Last year, Google announced that they were rolling out a new feature for Gmail called “Quick Action Buttons.” It took a few months before the feature was actually made active, and a few months after that before it finally started appearing in Gmail, but if you do any online shopping, you may have seen these buttons appearing to the right after the subject line on emails. Quick Action buttons, as their name implies, let you take certain actions immediately, without having to open up the email first. These actions can be anything from tracking a package, to verifying a reservation, to submitting feedback. Quick Action Buttons are limited to transactional emails, and you will have to jump through a few hoops to get them to appear in your email.
Should I Stay or Should I Go?
Google divides these buttons into two basic types: “In-App Actions,” and “Go-To Actions.” The In-App Actions let you perform some task without leaving your Gmail. A confirmation of a subscription, for example, is one possible use. When you click on a button featuring an In-App Action, a small pop-up window appears to either verify that you clicked the button, or ask for additional information. Once you’ve done this, the pop-up window disappears and you are still in your Gmail inbox.
Right now, the most common use of the In-App Action button is to confirm subscriptions using double opt-ins. The appeal of this is obvious. Many email marketers avoid the double opt-in because it requires the potential subscriber to open, read and respond to an email before they are added to their subscriber list. The Confirm Quick Action button certainly speeds up the process. The code for a Confirm Action button may look something like this:
<div itemscope itemtype="http://schema.org/EmailMessage">
<div itemprop="action" itemscope itemtype="http://schema.org/ ConfirmAction">
<link itemprop="url" content="https://subscriptionhandler/">
<meta itemprop="name" content="Confirm Subscription"/>
<meta itemprop="description" content="Please confirm your email address."/>
As you can probably deduce from the information above that the key to Google’s buttons is schema.org. Schema.org is a system for structured data markup that has been approved by the three major search engines (Google, Yahoo, and Bing). It is primarily intended as a way to identify information on a web page so that its meaning is less ambiguous, but Google has developed a way to use it to improve their Gmail capabilities.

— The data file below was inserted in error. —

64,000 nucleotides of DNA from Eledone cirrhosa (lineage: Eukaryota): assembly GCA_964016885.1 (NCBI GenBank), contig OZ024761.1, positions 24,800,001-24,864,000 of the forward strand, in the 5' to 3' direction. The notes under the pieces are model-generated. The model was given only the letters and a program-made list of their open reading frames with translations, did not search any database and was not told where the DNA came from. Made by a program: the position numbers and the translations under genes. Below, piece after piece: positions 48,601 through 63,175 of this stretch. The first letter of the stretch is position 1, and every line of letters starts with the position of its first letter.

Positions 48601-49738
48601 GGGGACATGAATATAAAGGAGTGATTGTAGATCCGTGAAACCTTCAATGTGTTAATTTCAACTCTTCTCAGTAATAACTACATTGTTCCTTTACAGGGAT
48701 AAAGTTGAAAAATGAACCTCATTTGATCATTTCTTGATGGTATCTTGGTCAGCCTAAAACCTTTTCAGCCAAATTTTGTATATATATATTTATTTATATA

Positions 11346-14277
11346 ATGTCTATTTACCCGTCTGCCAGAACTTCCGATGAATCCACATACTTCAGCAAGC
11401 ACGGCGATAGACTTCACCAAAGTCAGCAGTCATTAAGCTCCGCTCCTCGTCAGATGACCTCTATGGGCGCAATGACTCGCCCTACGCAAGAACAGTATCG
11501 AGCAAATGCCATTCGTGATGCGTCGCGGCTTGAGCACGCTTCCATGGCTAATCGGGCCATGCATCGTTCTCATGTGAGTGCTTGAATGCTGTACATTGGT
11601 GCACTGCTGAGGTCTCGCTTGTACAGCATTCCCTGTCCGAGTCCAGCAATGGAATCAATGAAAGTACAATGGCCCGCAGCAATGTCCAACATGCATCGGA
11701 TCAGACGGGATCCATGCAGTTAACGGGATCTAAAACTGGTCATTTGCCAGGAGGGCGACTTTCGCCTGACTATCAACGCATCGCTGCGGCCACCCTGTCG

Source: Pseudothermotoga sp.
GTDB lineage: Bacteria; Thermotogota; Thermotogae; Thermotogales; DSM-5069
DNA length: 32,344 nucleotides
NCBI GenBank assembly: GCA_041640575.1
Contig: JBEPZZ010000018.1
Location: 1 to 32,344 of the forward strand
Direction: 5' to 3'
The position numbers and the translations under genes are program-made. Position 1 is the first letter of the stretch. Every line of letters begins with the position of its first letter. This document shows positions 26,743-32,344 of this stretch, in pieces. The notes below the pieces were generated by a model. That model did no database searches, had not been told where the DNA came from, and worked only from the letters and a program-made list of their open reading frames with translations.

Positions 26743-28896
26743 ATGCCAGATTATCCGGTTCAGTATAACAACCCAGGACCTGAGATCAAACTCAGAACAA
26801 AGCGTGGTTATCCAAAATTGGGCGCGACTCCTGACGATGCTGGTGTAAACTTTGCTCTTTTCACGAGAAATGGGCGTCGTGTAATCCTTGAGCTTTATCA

Besides confirmations, the In-App Action button may also be used to perform coupon saving, playlist queuing, or other actions that don’t require a visit to an external page, or for review purposes, where a rating window pops up that will let you rate something. Google is also planning to add RSVP capabilities to the list, but as of this writing this has not been implemented.
Go-To Actions, on the other hand, take you out of Gmail and send you to a separate web page. You will see these used for things such as tracking packages and reservation retrieval. Go-To buttons are easily identified by the small arrow on their right side. Go-To Actions fall into two types: View Actions and Track Actions. View Actions take the recipient to your site to complete a transaction, and Track Actions, as the name implies, are intended for tracking orders.
Quick Action Buttons are not a simple matter of plugging in data and suddenly they work. First you’ll need to get approval from Google, which isn’t surprising. After all, here’s an action that can immediately direct a recipient to another web site without even opening the email. To be approved, your emails must be authenticated via DKIM or SPF, and the DKIM or SPF signatures must match the domain of your “From” address exactly. Subdomains are not allowed.
As you might expect, the Go-To Action buttons have more restrictions than the In-App Actions. According to Google’s website, they are currently only approving Go-To Actions for “very specific high-value use case with high interaction rate,” which is just another way of saying if you’re not Amazon, or United Airlines, your odds of getting approved dwindle significantly.
Test and Test Again
Also, as with responsive design, you’re Quick Action button may require several test rounds before it’s ready to use. You can test schemas by sending email to yourself, but this won’t help you identify potential issues in your company email. In any case, testing is an absolute requirement. My own tests with the Quick buttons worked well in most cases, but when I tried to develop a complex example, it led to a situation where I found myself receiving the same email every hour on the hour over several days.
The full list of Quick Action requirements along with a link to the registration form can be found here.